Sunday 8 - 2-20


Manage episode 268917230 series 1379456
By Calvary Baptist Church. Discovered by Player FM and our community — copyright is owned by the publisher, not Player FM, and audio is streamed directly from their servers. Hit the Subscribe button to track updates in Player FM, or paste the feed URL into other podcast apps.
Previously: We can either be amazed by grace or forfeit God’s grace by clinging to idols Jonah 3:1-5 Jonah Goes to Nineveh vv.. 1-2. “Second time” – God gives Jonah a second chance at his commission. God gives us countless second chances – b/c his compassion is boundless. But there will be an end to this time of God’s favor for the lost. v. 2. Jonah’s mission was to give the message to the Ninevites that God gave him. The Word of God is the essential part of our message. It is not one we made up. We receive the Word of God and we pass it on to others. v. 3. Jonah went – he did not run. This is a somewhat different person than chapter 1. Jonah repented – to repent means to turn or return – from disobedience to obedience. Jonah has learned many lessons – but we will see his discipleship is not complete. 3-days journey in breadth – perhaps meaning Jonah’s visit was a 3-day event, a large city. v. 4. “40 days and Nineveh shall be overthrown” – a simple message of God’s wrath. Does not say why, who, or what to do. God’s message was probably more than recorded. v. 5. “The people believed God… fasted” – Jonah was not laughed at or beaten. The people believed and began fasting – greatest to least. Against all expectations, the powerful, violent city of Nineveh put on sackcloth in repentance. “The greatest miracle in the book is the turning of a nation to God.” – Frank Page Jonah 3:6-10 The People of Nineveh Repent v. 6. The king heard and took a posture of grief and repentance – sackcloth and ashes. vv. 7-8. He called for – a national fast / sackcloth / prayer to God / turning from evil Each individual was called upon to turn from his own evil. “From the violence in his hands” – Nineveh was known for its violence against other nations. Their evil turned inward, toward each other. “Social breakdown, the economic and political “devouring” of one another is actually the outworking of God’s wrath.” It may be that the repentance “from the greatest of them to the least” (v5) shows the beginning of a reconciliation of the different hierarchies of society. v. 10. “God saw… how they turned from evil He relented of the disaster.” God responded to mercy. God was merciful to the mariners, saving them from the storm. God was merciful to Jonah, saving him from the sea. God was merciful to Nineveh, warning them of disaster so he could save them from it. Were the Ninevites saved? Not likely. There is “believing God” for his wrath. There is a turning from sin, but there is not a trusting God for salvation. Salvation requires faith and atoning sacrifice. God abounds in mercy and grace to sinners. He warns us of his anger and wrath against sin. He gives opportunity to repent and turn to him to receive grace.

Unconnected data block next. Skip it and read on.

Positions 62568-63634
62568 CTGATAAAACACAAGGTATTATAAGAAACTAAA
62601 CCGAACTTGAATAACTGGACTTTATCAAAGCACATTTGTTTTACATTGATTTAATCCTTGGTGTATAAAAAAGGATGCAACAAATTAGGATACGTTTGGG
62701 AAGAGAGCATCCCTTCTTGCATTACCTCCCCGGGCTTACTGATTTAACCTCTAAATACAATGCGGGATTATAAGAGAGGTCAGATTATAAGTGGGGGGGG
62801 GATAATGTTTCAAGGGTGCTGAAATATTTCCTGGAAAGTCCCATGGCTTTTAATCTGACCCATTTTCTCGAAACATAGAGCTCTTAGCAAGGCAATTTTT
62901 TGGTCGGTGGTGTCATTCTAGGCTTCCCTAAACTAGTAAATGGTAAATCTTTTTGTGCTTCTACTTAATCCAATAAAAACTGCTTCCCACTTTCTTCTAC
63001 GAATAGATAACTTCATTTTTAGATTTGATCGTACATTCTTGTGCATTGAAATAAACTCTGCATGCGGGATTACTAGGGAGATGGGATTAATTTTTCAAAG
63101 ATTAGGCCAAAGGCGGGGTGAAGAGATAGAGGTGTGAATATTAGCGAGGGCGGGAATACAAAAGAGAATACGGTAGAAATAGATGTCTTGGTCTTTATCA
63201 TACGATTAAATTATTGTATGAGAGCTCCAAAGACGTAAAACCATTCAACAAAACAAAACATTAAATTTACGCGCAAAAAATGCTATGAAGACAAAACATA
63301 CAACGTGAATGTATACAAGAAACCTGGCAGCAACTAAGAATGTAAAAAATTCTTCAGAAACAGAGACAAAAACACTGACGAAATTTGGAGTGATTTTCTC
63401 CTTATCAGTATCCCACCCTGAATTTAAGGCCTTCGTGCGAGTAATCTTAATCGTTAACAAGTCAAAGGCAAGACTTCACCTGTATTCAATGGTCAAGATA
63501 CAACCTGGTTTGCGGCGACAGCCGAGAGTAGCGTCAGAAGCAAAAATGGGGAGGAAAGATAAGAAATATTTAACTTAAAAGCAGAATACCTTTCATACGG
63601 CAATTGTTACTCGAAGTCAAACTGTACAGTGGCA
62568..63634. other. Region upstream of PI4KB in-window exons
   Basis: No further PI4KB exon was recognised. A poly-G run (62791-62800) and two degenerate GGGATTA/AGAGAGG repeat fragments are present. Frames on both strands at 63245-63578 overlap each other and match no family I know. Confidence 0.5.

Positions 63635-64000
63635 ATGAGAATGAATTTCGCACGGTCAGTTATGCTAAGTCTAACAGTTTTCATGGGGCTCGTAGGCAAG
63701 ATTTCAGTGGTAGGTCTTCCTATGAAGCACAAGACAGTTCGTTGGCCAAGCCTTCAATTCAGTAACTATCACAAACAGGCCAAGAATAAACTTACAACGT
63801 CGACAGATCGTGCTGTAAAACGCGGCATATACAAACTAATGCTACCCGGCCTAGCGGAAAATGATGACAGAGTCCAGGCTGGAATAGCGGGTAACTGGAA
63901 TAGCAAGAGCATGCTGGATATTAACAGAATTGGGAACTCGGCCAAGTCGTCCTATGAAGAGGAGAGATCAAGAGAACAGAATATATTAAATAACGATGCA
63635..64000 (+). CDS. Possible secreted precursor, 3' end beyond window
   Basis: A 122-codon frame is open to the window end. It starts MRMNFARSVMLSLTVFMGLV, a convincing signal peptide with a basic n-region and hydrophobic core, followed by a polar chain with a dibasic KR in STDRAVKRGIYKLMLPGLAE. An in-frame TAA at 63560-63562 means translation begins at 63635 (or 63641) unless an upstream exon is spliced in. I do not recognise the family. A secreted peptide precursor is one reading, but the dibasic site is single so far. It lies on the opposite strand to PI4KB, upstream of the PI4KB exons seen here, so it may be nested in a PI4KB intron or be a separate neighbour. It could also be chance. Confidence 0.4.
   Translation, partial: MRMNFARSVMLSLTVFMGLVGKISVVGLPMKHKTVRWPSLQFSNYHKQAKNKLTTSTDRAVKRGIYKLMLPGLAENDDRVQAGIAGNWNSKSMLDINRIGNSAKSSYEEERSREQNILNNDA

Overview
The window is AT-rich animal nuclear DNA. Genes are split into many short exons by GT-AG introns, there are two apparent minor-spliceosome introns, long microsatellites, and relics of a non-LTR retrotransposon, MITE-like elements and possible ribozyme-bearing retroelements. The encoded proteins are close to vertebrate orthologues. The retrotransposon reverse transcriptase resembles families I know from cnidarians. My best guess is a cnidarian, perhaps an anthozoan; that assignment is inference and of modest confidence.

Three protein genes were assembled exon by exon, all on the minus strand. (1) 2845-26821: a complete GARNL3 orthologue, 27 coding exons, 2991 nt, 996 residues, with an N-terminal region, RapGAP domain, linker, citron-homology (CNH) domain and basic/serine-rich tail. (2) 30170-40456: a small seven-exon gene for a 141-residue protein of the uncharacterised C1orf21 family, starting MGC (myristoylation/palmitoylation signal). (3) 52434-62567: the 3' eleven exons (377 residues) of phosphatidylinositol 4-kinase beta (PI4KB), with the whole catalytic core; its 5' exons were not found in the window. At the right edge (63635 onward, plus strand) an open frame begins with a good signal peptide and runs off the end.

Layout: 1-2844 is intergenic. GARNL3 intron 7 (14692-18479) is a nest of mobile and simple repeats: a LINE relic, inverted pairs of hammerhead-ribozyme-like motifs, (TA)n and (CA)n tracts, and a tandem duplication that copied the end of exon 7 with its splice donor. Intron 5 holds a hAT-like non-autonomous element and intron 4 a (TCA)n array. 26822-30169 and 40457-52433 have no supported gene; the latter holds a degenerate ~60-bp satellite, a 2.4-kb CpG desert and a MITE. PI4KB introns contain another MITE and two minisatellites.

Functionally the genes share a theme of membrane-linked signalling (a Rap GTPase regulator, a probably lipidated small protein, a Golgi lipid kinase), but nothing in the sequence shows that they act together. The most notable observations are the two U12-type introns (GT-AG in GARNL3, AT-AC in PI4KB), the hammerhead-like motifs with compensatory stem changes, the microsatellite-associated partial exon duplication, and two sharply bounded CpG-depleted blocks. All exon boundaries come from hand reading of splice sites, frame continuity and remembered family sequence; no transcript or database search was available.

254 episodes